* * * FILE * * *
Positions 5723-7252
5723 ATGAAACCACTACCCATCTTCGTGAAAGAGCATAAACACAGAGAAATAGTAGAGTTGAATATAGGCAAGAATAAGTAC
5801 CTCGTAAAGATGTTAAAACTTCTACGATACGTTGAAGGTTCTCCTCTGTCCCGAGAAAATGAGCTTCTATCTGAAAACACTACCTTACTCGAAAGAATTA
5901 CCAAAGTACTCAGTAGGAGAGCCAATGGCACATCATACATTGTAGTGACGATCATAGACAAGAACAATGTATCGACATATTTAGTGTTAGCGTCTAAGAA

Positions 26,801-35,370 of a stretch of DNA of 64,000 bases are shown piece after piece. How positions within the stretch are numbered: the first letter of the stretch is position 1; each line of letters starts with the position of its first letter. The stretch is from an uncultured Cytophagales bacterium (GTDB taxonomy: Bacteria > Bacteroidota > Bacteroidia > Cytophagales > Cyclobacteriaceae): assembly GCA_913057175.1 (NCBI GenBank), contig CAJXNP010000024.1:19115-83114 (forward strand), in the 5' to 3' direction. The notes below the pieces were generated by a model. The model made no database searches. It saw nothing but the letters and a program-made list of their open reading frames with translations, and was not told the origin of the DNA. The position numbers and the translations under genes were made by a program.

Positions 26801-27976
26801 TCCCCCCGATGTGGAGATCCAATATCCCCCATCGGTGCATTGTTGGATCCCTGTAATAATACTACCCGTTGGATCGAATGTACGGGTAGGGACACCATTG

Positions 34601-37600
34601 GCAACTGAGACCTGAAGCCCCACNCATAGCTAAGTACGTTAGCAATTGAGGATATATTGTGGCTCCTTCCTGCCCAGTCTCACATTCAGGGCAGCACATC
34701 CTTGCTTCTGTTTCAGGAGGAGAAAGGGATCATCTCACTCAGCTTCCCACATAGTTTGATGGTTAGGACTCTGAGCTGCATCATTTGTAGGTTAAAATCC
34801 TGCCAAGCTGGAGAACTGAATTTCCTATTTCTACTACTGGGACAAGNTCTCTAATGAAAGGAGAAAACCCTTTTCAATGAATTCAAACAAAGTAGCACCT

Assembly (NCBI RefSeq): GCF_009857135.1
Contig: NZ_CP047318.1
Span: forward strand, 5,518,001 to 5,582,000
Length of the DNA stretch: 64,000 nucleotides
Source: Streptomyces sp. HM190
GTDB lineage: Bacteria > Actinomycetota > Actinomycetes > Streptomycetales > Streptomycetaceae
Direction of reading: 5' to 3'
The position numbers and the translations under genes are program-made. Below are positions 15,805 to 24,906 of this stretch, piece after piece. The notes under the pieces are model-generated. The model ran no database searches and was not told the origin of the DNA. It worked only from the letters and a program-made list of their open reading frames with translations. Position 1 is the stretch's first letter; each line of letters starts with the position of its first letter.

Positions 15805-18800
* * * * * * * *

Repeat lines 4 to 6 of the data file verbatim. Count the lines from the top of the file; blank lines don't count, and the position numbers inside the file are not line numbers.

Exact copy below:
5901 CCAAAGTACTCAGTAGGAGAGCCAATGGCACATCATACATTGTAGTGACGATCATAGACAAGAACAATGTATCGACATATTTAGTGTTAGCGTCTAAGAA

Positions 26,801-35,370 of a stretch of DNA of 64,000 bases are shown piece after piece. How positions within the stretch are numbered: the first letter of the stretch is position 1; each line of letters starts with the position of its first letter. The stretch is from an uncultured Cytophagales bacterium (GTDB taxonomy: Bacteria > Bacteroidota > Bacteroidia > Cytophagales > Cyclobacteriaceae): assembly GCA_913057175.1 (NCBI GenBank), contig CAJXNP010000024.1:19115-83114 (forward strand), in the 5' to 3' direction. The notes below the pieces were generated by a model. The model made no database searches. It saw nothing but the letters and a program-made list of their open reading frames with translations, and was not told the origin of the DNA. The position numbers and the translations under genes were made by a program.

Positions 26801-27976